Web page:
24 The Lord kept his promise—the palace and the homes of the royal officials swarmed with flies, and the rest of the country was infested with them as well. 25 Then the king sent for Moses and Aaron and told them, “Go sacrifice to your God, but stay here in Egypt.”

26 “That’s impossible!” Moses replied. “Any sacrifices we offer to the Lord our God would disgust the Egyptians, and they would stone us to death. 27 No indeed! The Lord has ordered us to walk three days into the desert before offering sacrifices to him, and that’s what we have to do.”

28 Then the king told him, “I’ll let you go into the desert to offer sacrifices, if you don’t go very far. But in the meantime, pray for me.”

29 “Your Majesty,” Moses replied, “I’ll pray for you as soon as I leave, and by tomorrow the flies will stop bothering you, your officials, and the citizens of your country. Only make sure that you’re telling the truth this time and that you really intend to let our people offer sacrifices to the Lord.”

30 After leaving the palace, Moses prayed, 31 and the Lord answered his prayer. Not a fly was left to pester the king, his officials, or anyone else in Egypt. 32 But the king turned stubborn again and would not let the people go.

Dead Animals

The Lord sent Moses with this message for the king [g] of Egypt:

The Lord God of the Hebrews commands you to let his people go, so they can worship him. If you keep refusing, he will bring a terrible disease on your horses and donkeys, your camels and cattle, and your sheep and goats. But the Lord will protect the animals that belong to the people of Israel, and none of theirs will die. Tomorrow is the day the Lord has set to do this.

It happened the next day—all of the animals belonging to the Egyptians died, but the Israelites did not lose even one. When the king found out, he was still too stubborn to let the people go.


The Lord said to Moses and Aaron:

Take a few handfuls of ashes from a stove and have Moses throw them into the air. Be sure the king is watching. The ashes will blow across the land of Egypt, causing sores to break out on people and animals.

10 So they took a few handfuls of ashes and went to the king.[h] Moses threw them into the air, and sores immediately broke out on the Egyptians and their animals. 11 The magicians were suffering so much from the sores, that they could not even come to Moses. 12 Everything happened just as the Lord had told Moses—he made the king too stubborn to listen to Moses and Aaron.


13 The Lord told Moses to get up early the next morning and say to the king: [i]

The Lord God of the Hebrews commands you to let his people go, so they can worship him! 14 If you don’t, he will send his worst plagues to strike you, your officials, and everyone else in your country. Then you will find out that no one can oppose the Lord. 15 In fact, he could already have sent a terrible disease and wiped you from the face of the earth. 16 But he has kept you alive, just to show you his power and to bring honor to himself everywhere in the world.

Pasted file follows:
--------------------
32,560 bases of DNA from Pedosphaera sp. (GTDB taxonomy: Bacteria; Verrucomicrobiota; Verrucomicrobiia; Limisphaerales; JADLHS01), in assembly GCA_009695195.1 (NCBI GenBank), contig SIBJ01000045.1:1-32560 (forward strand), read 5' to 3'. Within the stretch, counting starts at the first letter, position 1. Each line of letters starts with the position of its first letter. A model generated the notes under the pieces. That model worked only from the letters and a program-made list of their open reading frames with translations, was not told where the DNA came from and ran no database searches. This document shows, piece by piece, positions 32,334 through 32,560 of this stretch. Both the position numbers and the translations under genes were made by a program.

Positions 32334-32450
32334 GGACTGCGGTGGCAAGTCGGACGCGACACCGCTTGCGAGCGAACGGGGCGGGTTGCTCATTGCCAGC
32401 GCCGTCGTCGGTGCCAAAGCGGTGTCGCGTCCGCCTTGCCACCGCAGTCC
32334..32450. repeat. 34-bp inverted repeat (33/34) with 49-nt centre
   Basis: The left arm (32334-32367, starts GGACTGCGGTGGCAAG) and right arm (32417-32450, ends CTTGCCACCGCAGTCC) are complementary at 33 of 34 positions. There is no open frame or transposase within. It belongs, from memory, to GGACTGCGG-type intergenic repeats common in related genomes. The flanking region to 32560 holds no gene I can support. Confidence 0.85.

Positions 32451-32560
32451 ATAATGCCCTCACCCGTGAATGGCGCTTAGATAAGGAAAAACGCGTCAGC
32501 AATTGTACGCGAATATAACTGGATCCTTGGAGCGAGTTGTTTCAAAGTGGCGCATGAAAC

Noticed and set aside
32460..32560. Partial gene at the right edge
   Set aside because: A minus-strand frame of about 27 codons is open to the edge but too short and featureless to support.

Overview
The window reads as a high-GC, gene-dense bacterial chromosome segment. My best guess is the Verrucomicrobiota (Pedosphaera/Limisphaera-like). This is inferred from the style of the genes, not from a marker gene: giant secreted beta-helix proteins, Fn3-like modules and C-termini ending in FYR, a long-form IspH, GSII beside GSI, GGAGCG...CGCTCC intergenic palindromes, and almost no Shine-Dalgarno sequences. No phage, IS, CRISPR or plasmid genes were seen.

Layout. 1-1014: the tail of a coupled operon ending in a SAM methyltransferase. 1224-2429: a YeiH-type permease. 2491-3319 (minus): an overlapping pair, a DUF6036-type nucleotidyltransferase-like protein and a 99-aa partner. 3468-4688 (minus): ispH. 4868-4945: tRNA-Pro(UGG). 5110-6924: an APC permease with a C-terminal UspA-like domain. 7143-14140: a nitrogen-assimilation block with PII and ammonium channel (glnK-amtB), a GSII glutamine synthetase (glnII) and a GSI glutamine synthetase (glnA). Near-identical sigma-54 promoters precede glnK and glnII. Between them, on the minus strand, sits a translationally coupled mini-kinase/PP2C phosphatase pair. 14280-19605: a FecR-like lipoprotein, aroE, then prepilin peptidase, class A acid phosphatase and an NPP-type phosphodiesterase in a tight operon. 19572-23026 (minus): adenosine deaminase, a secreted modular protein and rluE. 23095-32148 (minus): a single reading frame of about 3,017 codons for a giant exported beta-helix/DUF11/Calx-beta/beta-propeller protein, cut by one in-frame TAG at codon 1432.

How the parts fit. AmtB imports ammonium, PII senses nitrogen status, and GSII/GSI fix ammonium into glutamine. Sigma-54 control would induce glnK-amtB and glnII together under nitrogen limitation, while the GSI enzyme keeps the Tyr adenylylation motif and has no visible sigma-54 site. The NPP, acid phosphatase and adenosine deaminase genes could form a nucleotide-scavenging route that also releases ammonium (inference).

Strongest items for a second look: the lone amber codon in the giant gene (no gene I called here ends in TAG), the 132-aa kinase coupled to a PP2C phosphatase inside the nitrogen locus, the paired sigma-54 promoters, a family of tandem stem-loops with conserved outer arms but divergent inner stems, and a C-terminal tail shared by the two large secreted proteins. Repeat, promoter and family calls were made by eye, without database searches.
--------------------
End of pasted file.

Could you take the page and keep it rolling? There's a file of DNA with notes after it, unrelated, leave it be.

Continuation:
17 You are still determined not to let the Lord’s people go. 18 All right. At this time tomorrow, he will bring on Egypt the worst hailstorm in its history. 19 You had better give orders for every person and every animal in Egypt to take shelter. If they don’t, they will die.

20 Some of the king’s officials were frightened by what the Lord had said, and they hurried off to make sure their slaves and animals were safe. 21 But others paid no attention to his threats and left their slaves and animals out in the open.

22 Then the Lord told Moses, “Stretch your arm toward the sky, so that hailstones will fall on people, animals, and crops in the land of Egypt.” 23-24 Moses pointed his walking stick toward the sky, and hailstones started falling everywhere. Thunder roared, and lightning flashed back and forth, striking the ground. This was the worst storm in the history of Egypt. 25 People, animals, and crops were pounded by the hailstones, and bark was stripped from trees. 26 Only Goshen, where the Israelites lived, was safe from the storm.

27 The king sent for Moses and Aaron and told them, “Now I have really sinned! My people and I are guilty, and the Lord is right. 28 We can’t stand any more of this thunder and hail. Please ask the Lord to make it stop. Your people can go—you don’t have to stay in Egypt any longer.”

29 Moses answered, “As soon as I leave the city, I will lift my arms in prayer. When the thunder and hail stop, you will know that the earth belongs to the Lord. 30 But I am certain that neither you nor your officials really fear the Lord God.”

31 Meanwhile, the flax and barley crops had been destroyed by the storm because they were ready to ripen. 32 But the wheat crops [j] ripen later, and they were not damaged.

33 After Moses left the royal palace and the city, he lifted his arms in prayer to the Lord, and the thunder, hail, and drenching rain stopped. 34 When the king realized that the storm was over, he disobeyed once more. He and his officials were so stubborn 35 that he refused to let the Israelites go. This was exactly what the Lord had said would happen.


  1. 6.29; 7.8,9,14; 8.1 the king: See the note at 1.11.
  2. 6.29; 7.8,9,14; 8.1 the king: See the note at 1.11.
  3. 6.29; 7.8,9,14; 8.1 the king: See the note at 1.11.
  4. 8.18 to do this: Or “to get rid of the gnats.”
  5. 8.19,20; 9.1,10,13 the king: See the note at 1.11.
  6. 8.19,20; 9.1,10,13 the king: See the note at 1.11.
  7. 8.19,20; 9.1,10,13 the king: See the note at 1.11.
  8. 9.32 wheat crops: The Hebrew text mentions two kinds of wheat
  9. 9.32 wheat crops: The Hebrew text mentions two kinds of wheat
  10. 1.11 Pithom and Rameses: This is the only mention of Pithom in the Bible; its exact location is unknown, though it was probably in the northern Delta of Egypt. Rameses is the famous Delta city that was the home of Rameses II; its exact location is also unknown.